The Cherry Orchard | Literature Criticism Critical Essay by Clayton A. Hubbs and Joanna T. Hubbs

This literature criticism consists of approximately 22 pages of analysis & critique of The Cherry Orchard.
This section contains 6,413 words
(approx. 22 pages at 300 words per page)
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Critical Essay by Clayton A. Hubbs and Joanna T. Hubbs

SOURCE: "The Goddess of Love and the Tree of Knowledge: Some Elements of Myth and Folklore in Chekhov's The Cherry Orchard," in The South Carolina Review, Vol. 14, No. 2, Spring 1982, pp. 66-77.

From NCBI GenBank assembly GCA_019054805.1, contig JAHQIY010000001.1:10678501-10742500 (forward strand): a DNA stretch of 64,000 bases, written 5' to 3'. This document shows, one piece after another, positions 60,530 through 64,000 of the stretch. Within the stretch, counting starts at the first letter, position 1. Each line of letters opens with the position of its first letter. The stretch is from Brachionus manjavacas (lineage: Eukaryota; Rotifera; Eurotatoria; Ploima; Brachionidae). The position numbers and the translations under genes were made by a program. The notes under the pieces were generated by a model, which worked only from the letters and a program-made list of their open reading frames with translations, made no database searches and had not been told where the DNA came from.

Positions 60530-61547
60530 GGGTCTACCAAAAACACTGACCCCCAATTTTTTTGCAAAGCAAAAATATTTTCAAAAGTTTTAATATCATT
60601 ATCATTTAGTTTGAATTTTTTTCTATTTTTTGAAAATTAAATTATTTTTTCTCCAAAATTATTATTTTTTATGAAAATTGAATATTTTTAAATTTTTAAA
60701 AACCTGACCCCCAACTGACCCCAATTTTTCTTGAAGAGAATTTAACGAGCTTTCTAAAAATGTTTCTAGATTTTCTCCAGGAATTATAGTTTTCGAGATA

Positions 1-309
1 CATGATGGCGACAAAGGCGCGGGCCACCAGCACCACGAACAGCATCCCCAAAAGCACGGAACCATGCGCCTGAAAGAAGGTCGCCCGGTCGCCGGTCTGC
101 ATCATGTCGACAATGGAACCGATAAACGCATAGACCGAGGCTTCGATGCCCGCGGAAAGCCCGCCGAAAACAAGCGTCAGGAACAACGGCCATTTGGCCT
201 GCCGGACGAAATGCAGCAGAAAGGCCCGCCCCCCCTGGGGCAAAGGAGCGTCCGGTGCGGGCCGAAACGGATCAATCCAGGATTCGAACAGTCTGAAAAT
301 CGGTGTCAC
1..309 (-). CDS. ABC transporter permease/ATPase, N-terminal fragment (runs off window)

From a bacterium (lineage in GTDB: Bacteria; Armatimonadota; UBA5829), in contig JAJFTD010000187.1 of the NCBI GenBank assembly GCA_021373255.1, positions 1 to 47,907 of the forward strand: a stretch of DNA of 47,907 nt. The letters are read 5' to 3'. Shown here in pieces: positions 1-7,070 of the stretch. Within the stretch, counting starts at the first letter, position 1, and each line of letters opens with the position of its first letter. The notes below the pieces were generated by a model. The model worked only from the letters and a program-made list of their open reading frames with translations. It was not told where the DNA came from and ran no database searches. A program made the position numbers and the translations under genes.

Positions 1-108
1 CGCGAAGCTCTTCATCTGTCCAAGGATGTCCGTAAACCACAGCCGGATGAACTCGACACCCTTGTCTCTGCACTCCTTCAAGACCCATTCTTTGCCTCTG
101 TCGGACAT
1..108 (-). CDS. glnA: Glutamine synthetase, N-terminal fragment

In the following essay, the critics argue that "archetypes from myth and folklore" inform The Cherry Orchard and exert significant influence on its plot.

In the climactic scene of The Cherry Orchard, Gayev recites the following hymn to the Great Mother Goddess:

Oh, glorious Nature, shining with eternal light, so beautiful and yet so indifferent to our fate … you whom we call Mother, uniting in yourself both Life and Death, you live and you destroy.…1

Gayev's speech is followed by an embarrassed silence "only broken by the subdued muttering of Feers. Suddenly a distant sound...

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This section contains 6,413 words
(approx. 22 pages at 300 words per page)
Buy the Critical Essay by Clayton A. Hubbs and Joanna T. Hubbs